mortgage query

Discussion in 'benefits and housing' started by Hellsbells, Oct 26, 2017.

  1. Hellsbells

    Hellsbells World's best procrastinator

    Our bank definitely go to our property. They've had to contact the Estate Agent to get hold of the keys & arrange a time with the vendors.
     
  2. mauvais

    mauvais change has become unavoidable

    Sound advice, although in England, 95% LTV is alive and kicking once more. I'm not taking one so I don't know if it requires additional security, but I don't think so. Certainly 80% is happy days.
     
  3. Hellsbells

    Hellsbells World's best procrastinator

    It's a fairly new-ish build. The bank said it really wouldn't be necessary to have another survey. I'd definitely have another one if it was an older house but it's in very good, solid condition from what we could tell on our viewing.
     
  4. hash tag

    hash tag Pedicabo omnes

    A bank valuation is just that a valuation. It is simply to ensure that the lender will get their money back money back if the borrower defaults and the property has to be repossessed and sold.
    The borrower should not rely upon this valuation to ensure that the property is free from defects. Don't just use your eyes when agreeing to buy somewhere as there are many things you can do yourself......does every door and window open and close freely, do all the taps run and drain freely, is there hot water, does the heating work is there a smell of damp or rot is all the woodwork and stonework relativly solid?
     
  5. Hellsbells

    Hellsbells World's best procrastinator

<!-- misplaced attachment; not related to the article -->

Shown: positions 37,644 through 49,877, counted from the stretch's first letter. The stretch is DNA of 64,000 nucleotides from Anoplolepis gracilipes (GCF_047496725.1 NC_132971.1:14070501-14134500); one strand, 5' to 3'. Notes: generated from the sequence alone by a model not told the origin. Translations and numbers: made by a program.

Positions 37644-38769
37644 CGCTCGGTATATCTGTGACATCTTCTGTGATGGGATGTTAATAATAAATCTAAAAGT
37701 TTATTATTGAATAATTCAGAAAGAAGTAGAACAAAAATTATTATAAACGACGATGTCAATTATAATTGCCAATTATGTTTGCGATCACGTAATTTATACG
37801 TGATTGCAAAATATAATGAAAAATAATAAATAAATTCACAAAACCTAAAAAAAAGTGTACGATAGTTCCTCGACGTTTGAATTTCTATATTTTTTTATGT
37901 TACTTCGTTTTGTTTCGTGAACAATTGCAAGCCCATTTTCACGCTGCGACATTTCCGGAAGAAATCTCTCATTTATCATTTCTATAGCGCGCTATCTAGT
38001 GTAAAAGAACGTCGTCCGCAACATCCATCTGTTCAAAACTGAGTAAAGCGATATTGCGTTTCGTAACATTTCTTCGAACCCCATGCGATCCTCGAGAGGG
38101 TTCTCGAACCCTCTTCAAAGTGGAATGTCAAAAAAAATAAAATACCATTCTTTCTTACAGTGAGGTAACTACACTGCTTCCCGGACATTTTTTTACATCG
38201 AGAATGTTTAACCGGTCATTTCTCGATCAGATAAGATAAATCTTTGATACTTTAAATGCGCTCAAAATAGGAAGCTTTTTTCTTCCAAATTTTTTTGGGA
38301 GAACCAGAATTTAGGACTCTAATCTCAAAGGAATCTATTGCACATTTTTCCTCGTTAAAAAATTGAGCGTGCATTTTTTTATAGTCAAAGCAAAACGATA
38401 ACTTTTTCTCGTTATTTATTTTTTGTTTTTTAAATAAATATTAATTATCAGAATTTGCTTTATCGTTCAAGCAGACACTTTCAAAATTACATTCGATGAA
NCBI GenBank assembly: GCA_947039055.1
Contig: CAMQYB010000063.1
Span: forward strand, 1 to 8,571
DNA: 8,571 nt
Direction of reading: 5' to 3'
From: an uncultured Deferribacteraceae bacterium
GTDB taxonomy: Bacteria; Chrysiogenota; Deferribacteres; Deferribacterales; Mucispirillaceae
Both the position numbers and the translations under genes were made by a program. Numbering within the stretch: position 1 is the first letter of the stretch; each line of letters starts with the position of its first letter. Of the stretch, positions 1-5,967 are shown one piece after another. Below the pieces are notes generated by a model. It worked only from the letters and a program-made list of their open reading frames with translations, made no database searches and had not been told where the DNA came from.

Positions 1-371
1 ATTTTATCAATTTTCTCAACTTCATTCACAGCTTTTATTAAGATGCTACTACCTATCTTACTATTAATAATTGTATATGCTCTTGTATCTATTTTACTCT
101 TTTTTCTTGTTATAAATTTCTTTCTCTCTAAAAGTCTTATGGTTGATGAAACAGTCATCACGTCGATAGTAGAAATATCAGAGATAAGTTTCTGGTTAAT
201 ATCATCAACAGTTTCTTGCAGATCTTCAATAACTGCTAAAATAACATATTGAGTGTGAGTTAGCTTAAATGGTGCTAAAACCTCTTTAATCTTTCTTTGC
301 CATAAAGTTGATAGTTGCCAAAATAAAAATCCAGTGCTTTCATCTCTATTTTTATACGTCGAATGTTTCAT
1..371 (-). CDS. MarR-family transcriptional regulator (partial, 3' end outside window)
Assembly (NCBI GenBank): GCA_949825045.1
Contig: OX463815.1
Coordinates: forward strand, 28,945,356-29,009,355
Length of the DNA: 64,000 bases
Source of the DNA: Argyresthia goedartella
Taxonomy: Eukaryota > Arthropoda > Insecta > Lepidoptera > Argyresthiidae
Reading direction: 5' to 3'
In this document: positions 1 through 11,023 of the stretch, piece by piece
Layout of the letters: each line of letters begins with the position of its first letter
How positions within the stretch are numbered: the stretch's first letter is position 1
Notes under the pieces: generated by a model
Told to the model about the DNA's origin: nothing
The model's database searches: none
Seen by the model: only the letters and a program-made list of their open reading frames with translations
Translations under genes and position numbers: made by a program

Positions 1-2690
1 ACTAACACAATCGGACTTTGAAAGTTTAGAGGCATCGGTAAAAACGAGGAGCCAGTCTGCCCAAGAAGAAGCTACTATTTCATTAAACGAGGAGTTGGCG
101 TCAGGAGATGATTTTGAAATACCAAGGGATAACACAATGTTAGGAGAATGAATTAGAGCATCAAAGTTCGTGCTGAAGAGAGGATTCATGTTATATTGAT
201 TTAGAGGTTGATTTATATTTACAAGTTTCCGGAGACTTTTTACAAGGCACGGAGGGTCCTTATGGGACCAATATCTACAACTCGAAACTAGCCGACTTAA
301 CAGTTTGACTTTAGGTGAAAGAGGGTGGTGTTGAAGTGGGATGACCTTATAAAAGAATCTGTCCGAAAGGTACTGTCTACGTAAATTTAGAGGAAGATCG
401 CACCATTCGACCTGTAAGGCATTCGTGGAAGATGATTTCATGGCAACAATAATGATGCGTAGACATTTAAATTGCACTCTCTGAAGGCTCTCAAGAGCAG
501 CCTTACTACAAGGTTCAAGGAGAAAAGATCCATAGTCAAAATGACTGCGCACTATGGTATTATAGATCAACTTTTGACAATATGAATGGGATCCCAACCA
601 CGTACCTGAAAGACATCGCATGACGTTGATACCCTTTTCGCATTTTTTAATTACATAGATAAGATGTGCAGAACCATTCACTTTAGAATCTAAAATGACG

We checked all this when we viewed it. Having rented for years and experienced all kinds of issues, we know what to look for. We had a long checklist & tested everything! The only problem was a flimsy shower attachment that wasn't fitted onto the wall properly.
     
    hash tag likes this.
  6. Teaboy

    Teaboy It definitely looks brighter over there..

    Ours was built in 2000 and we never bothered with a survey. That being said I do work in construction but even so, unless the thing was built by somebody who somehow managed to bypass all building regs, building control and pull the wool over the eyes of the insurer it'll be alright.
     
    Hellsbells likes this.
  7. hash tag

    hash tag Pedicabo omnes

    Again, I know nothing about the IoM. Here we have NHBC whereby the builder of the property has to correct defects. In the first three years every defect has to be put right from years 3 to 10, only major defects are covered.
    The cautions...I bought a new build many years ago, identical to my neighbour (who was a surveryor). I managed to find about 20 items for the builders to put right whereas he foung=d about 120. This of course depends or how pedantic you are and how far you can be bothered to push a point. It is very unlikely that as a second owner of a new build that you could get minor defects put right.
    The place where I live now is maybe 15 years old and there are very definitely defects which should have been put right but were not, like auto door closers which are a health and safety (fire risk) issue. We were in no position to insist they were put right nor were they mentioned in the lenders valuation.
    Buyer beware!
     
    mauvais likes this.
  8. mauvais

    mauvais change has become unavoidable

    Well, our prospective purchase was built in 1913. I didn't really know what things like Japanese knotweed were before I started on this journey. We're getting a building survey.
     
  9. hash tag

    hash tag Pedicabo omnes

    It is a huge expense, especially when you are already stretching yourselves, however a homebuyers report for a few hundred pounds will normally highlight most issues.
     
  10. Hellsbells

    Hellsbells World's best procrastinator